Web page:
Another alternative is www.seetickets.com which charge £12.72 on £79.50, £11.12 on £69.50, £7.92 on £49.50, £6.32 on £39.50, £3.20 on £20 seats booking fee per ticket, and £2.75 per booking (not per ticket) postal charge.


Death of England: Closing Time
Another alternative is www.seetickets.com which charge £12.72 on £79.50, £11.12 on £69.50, £7.92 on £49.50, £6.32 on £39.50, £3.20 on £20 seats booking fee per ticket, and £2.75 per booking (not per ticket) postal charge.

Ticketmaster

Death of England: Michael
Alternatively, Ticketmaster charge £15.50 on £79.50, £13.75 on £69.50, £9.75 on £49.50, £7.75 on £39.50, £4 on £20 seats booking fee per ticket.


Death of England: Delroy
Alternatively, Ticketmaster charge £15.50 on £79.50, £13.75 on £69.50, £9.75 on £49.50, £7.75 on £39.50, £4 on £20 seats booking fee per ticket.


Death of England: Closing Time
Alternatively, Ticketmaster charge £15.50 on £79.50, £13.75 on £69.50, £9.75 on £49.50, £7.75 on £39.50, £4 on £20 seats booking fee per ticket.

Encore Tickets

Death of England: Michael
Encore Tickets charge £15.50 on £79.50, £13.50 on £69.50, £9.50 on £49.50, £8.50 on £39.50, £4 on £20 seats booking fee per ticket. Discounts and "Meal and Show" packages may also be available.


Death of England: Delroy
Encore Tickets charge £15.50 on £79.50, £13.50 on £69.50, £9.50 on £49.50, £8.50 on £39.50, £4 on £20 seats booking fee per ticket. Discounts and "Meal and Show" packages may also be available.


Death of England: Closing Time
Encore Tickets charge £15.50 on £79.50, £13.50 on £69.50, £9.50 on £49.50, £8.50 on £39.50, £4 on £20 seats booking fee per ticket. Discounts and "Meal and Show" packages may also be available.

London Theatre Direct

Death of England: Michael
Londontheatredirect.com charge £17.50 on £79.50, £15.50 on £69.50, £10.50 on £49.50, £8.50 on £39.50, £5 on £20 seats booking fee per ticket. Optional Ticket Insurance is also available. Discounts may also be available.


Death of England: Delroy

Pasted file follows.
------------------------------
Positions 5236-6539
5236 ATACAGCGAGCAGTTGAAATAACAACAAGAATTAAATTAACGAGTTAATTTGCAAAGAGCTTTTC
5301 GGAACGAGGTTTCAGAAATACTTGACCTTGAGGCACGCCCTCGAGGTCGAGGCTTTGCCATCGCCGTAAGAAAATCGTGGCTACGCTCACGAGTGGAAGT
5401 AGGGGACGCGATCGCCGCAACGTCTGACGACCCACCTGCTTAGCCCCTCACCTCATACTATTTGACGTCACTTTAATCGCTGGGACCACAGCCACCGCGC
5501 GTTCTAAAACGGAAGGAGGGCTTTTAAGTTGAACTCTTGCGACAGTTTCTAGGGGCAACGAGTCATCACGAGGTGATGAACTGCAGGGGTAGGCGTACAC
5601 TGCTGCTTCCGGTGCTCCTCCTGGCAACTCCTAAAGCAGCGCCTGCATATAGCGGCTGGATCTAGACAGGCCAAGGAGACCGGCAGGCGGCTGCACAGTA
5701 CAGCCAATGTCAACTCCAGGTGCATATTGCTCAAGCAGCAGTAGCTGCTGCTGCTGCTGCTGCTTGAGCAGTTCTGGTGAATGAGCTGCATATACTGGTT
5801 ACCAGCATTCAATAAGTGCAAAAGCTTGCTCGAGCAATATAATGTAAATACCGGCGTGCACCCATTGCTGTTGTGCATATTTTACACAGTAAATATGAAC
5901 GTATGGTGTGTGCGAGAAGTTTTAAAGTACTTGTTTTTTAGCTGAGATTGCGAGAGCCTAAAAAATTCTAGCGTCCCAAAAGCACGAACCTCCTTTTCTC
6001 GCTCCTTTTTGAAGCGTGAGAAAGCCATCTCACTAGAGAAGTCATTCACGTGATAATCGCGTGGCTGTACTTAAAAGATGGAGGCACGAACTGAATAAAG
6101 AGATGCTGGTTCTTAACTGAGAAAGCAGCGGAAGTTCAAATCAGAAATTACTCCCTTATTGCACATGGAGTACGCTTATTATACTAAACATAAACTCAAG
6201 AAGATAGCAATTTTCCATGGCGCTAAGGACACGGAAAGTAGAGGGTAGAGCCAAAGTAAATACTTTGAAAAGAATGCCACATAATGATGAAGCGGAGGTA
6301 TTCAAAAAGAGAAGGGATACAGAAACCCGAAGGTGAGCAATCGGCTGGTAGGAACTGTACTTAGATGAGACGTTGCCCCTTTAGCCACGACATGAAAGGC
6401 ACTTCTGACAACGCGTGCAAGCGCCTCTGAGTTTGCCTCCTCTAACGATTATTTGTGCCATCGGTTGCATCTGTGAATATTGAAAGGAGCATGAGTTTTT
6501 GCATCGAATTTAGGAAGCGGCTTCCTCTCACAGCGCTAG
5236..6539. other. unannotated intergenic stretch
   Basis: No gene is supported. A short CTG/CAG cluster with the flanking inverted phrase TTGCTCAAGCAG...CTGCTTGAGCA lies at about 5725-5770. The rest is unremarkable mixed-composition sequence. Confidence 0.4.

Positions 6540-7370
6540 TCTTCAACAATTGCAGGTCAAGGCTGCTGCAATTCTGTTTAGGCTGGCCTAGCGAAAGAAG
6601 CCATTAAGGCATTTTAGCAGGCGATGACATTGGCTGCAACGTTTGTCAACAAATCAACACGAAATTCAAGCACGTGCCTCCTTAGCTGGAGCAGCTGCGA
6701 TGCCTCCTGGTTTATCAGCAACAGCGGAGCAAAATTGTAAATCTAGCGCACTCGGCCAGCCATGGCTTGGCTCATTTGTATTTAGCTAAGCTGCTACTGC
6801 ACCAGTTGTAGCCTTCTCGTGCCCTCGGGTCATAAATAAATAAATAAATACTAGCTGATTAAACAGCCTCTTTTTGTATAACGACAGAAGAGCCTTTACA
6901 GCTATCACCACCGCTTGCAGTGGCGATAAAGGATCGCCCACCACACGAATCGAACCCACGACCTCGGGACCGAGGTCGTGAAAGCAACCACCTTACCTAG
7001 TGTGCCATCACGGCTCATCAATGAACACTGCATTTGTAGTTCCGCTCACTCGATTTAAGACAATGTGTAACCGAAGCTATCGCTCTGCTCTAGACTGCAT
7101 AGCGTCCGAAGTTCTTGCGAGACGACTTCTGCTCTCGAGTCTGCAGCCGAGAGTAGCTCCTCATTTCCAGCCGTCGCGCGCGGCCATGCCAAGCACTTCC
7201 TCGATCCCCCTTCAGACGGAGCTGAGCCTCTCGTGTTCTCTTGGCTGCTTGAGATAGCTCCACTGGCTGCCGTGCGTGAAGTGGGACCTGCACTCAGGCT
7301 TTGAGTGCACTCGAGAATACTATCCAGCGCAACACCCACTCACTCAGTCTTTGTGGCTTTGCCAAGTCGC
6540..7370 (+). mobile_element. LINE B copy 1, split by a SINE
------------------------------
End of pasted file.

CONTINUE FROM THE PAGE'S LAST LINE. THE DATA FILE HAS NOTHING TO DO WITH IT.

Londontheatredirect.com charge £17.50 on £79.50, £15.50 on £69.50, £10.50 on £49.50, £8.50 on £39.50, £5 on £20 seats booking fee per ticket. Optional Ticket Insurance is also available. Discounts may also be available.


Death of England: Closing Time
Londontheatredirect.com charge £17.50 on £79.50, £15.50 on £69.50, £10.50 on £49.50, £8.50 on £39.50, £5 on £20 seats booking fee per ticket. Optional Ticket Insurance is also available. Discounts may also be available.

Box office information

Telephone: 0330 333 5961
Operated by Quay Tickets Agency 9am to 9pm daily, on behalf of the venue. 


Booking fees per ticket for telephone bookings:
No booking fees.

For personal callers or by post:
4 Soho Place, London. W1D 3BG
No booking fee for personal callers.


Special Access Needs Customers: 
Wheelchair users and other registered disabled theatregoers can book their seats and enquire about concessionary prices that may be available to them on 0330 333 5962 (10am to 6pm, Monday to Friday) or email access(insert the @ symbol here)sohoplace.org.

Please remember that cheaper seats often do not offer the same view / location quality as top price ones, and that ticket prices are designed to reflect this difference.

Details below are based on "first impressions" in October 2022. Readers are encouraged to add information from their own visits.

All seats are modern and well padded with two arm rests.

Note that the public area staircases cannot cope with a busy performance. Allow extra time when leaving the building as the queue to get down the stairs is long. Monkey advice is to try and use one of the two lifts if possible.